Potential juror says shooting 'not racially motivated'

Published On: Jun 11 2013 02:09:22 PM EDT   Updated On: Jun 12 2013 07:37:34 AM EDT
Zimmerman trial day 2
SANFORD, Fla. -

Out of the four potential jurors questioned by attorneys in the George Zimmerman trial Tuesday morning, none seemed to surprise the court more than B35. 

"I don't think it was racially motivated," he said, referring to the fatal shooting of Trayvon Martin.

The response caused Martin's father to raise his brows.

B35 is a middle-aged African-American man with a 20-year-old son who is set to start school in Tallahassee in the fall. He is an avid Fox News Network viewer who enjoys watching commentator Sean Hannity.

Despite the fact most of his friends and family are "pro-Trayvon," B35 said: "I don't know what happened. I wasn't there, but I don't think it was racially motivated."

He also said he had a problem with civil rights leaders like Al Sharpton and Jesse Jackson marching "across the country," for one case, "sabre-rallying to build their own agendas."

Then state prosecutor Bernie de la Rionda asked him: "You mentioned Mr. Jackson and Mr. Sharpton, um, I gathered you didn't agree with what they were saying or doing about the case. Is that accurate?"

"I don't agree, and them rallying all that for one case when we have 47 black people killed in one city on a constant basis all the time," B35 responded. "We don't march about that, but we will march about an individual case that seems to be racial, but we won't march when it's our kids being killed by our own kids. That's why I had a problem with that."

B35 also took issue with U.S. Rep. Frederica Wilson, who held a rally at Bayfront Park in Miami for Martin and made a speech on the House floor before Zimmerman's arrest.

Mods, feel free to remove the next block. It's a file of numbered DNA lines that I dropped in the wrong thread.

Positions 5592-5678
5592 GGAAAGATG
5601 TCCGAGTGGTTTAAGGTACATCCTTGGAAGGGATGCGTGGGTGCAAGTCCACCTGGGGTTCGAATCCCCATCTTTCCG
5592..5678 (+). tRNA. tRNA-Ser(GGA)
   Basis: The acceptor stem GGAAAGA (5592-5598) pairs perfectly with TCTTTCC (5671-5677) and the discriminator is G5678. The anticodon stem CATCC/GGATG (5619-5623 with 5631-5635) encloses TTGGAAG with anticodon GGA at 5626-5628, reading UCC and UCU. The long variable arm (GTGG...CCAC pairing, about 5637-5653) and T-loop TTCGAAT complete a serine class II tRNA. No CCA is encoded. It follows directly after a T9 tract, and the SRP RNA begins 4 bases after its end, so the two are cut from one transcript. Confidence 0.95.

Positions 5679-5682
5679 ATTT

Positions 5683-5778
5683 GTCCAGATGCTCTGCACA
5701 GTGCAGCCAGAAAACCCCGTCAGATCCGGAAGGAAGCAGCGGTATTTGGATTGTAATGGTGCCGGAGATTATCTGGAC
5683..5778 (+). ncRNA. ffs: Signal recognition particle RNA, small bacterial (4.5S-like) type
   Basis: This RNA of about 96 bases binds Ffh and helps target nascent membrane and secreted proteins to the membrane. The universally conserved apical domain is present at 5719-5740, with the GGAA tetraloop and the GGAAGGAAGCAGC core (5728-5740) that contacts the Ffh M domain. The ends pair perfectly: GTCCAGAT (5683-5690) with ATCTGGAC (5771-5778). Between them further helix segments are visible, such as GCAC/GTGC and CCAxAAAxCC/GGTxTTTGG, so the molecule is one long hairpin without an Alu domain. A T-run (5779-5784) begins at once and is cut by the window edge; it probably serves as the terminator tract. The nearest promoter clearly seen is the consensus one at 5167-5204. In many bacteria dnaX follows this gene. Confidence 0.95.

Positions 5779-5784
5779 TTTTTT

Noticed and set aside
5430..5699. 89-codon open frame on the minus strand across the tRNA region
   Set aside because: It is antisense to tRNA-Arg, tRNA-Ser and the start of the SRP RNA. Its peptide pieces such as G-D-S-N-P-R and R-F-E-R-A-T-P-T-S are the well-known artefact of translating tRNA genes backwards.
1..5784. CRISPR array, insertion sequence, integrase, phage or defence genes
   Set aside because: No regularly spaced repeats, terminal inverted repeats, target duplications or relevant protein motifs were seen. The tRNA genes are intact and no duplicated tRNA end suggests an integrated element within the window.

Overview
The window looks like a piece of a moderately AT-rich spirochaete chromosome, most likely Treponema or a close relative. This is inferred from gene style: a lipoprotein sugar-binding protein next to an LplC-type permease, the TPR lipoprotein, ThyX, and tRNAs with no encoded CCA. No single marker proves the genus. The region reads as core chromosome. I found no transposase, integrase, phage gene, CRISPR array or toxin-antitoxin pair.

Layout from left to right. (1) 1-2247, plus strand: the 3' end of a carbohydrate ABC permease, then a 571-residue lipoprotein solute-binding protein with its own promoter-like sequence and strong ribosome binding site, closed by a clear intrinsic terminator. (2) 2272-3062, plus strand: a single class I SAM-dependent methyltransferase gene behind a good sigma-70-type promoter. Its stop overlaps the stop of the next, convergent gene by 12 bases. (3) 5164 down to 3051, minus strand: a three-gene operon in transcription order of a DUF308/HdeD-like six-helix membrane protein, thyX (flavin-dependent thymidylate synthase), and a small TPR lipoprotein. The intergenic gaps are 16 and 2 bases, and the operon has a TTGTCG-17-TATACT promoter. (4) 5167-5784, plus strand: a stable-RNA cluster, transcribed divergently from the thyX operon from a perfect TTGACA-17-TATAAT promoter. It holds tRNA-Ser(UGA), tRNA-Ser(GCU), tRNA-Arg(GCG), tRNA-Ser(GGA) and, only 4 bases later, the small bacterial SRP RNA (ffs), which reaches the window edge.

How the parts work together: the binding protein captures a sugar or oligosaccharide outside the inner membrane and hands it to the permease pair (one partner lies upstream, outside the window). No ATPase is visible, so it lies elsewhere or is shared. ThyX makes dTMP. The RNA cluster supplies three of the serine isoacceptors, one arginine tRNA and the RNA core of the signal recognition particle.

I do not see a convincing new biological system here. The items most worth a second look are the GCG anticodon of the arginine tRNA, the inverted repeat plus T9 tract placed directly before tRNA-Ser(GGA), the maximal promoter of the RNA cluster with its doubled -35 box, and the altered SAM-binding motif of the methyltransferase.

"I saw a lot of folks there on television," said B35. "I think one of the things that sort of stuck in my mind was, I forget the lady's name, but she had this pink hat on with pink suit, she's one of the senators I think, and she made a statement as if Trayvon was hunted down like a rabid dog and shot and I said that's out of bounds. We don't what, we weren't there, we don't know how that happened and so I really didn't like that, that sticks in my mind the most."

West: "You talking about congresswoman..."

B35: "Yes."

West: "Federica Wilson?"

B35: "I think that's her name."

West: "The hat's pretty obvious, so that's the person you are talking about probably?"

B35: "Mm-hm."

West: "Did you think her comments were inflammatory?"

B35: "Yeah I did, I really did. I didn't think it was necessary to say that the young man was hunted down like a rabid dog and you know, because no one was there but these two guys and I don't believe he was being hunted. Maybe watched but not hunted he just went crazy when they met but I don't think it was intentionally begin hunted down."

"Just because somebody has a particular color of skin or ethnicity doesn't mean they have significant views that you might expect," said Mark Eiglarsh, a Miami-based criminal defense attorney, former prosecutor, and adjunct professor at University of Miami.

He thinks B35 won't make the final cut.

"Without question, it doesn't appear the prosecution would want him on their team," said Eiglarsh.

Rep. Wilson's office issued a statement, saying: “Inspite of being told by a Sanford police dispatcher to stop following Trayvon, George Zimmerman ignored the police dispatcher’s instruction and continued to pursue  Trayvon.  Despite this evidence, Zimmerman remained free. I  felt it was necessary to describe  Zimmerman’s obvious and dogged pursuit of Trayvon to ensure that Mr. Zimmerman was arrested and brought to trial.”

SPECIAL SECTION: George Zimmerman Trial